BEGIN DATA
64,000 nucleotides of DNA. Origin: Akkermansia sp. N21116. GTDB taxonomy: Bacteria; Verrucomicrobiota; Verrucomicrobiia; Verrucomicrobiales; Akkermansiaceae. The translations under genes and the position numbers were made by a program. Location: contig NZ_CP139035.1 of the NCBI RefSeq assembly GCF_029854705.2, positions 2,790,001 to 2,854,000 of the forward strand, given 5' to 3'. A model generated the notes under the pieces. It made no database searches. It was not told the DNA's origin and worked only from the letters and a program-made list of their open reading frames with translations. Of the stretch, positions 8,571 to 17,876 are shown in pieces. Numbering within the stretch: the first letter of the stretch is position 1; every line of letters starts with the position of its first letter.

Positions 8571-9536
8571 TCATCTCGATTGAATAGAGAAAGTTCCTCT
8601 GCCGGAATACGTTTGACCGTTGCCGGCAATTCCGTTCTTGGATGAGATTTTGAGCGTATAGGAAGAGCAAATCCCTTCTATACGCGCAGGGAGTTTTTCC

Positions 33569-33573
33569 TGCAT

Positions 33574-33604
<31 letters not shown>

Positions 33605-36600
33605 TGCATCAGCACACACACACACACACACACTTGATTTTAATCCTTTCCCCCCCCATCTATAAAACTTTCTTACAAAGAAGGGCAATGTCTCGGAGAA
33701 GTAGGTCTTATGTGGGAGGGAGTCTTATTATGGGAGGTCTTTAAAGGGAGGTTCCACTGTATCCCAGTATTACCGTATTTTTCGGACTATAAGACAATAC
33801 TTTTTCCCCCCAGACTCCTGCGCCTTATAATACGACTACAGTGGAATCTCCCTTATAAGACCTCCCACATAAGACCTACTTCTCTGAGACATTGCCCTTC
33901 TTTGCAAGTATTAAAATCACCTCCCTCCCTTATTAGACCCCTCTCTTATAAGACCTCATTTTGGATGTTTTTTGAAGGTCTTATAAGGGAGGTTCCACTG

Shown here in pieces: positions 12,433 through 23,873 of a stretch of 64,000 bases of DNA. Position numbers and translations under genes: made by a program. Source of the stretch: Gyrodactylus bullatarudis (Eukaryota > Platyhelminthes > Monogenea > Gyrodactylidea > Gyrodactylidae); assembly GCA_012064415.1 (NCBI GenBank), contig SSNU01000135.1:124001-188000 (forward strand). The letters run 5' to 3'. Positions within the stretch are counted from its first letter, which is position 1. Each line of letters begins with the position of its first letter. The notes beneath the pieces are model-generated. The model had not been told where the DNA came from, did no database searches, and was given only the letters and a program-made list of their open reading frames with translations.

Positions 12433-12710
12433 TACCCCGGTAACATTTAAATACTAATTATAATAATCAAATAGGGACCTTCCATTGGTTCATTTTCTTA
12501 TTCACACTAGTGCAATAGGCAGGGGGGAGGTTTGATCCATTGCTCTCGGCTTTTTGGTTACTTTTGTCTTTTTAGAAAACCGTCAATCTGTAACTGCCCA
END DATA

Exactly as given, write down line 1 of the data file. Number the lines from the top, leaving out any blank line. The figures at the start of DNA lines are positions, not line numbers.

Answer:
64,000 nucleotides of DNA. Origin: Akkermansia sp. N21116. GTDB taxonomy: Bacteria; Verrucomicrobiota; Verrucomicrobiia; Verrucomicrobiales; Akkermansiaceae. The translations under genes and the position numbers were made by a program. Location: contig NZ_CP139035.1 of the NCBI RefSeq assembly GCF_029854705.2, positions 2,790,001 to 2,854,000 of the forward strand, given 5' to 3'. A model generated the notes under the pieces. It made no database searches. It was not told the DNA's origin and worked only from the letters and a program-made list of their open reading frames with translations. Of the stretch, positions 8,571 to 17,876 are shown in pieces. Numbering within the stretch: the first letter of the stretch is position 1; every line of letters starts with the position of its first letter.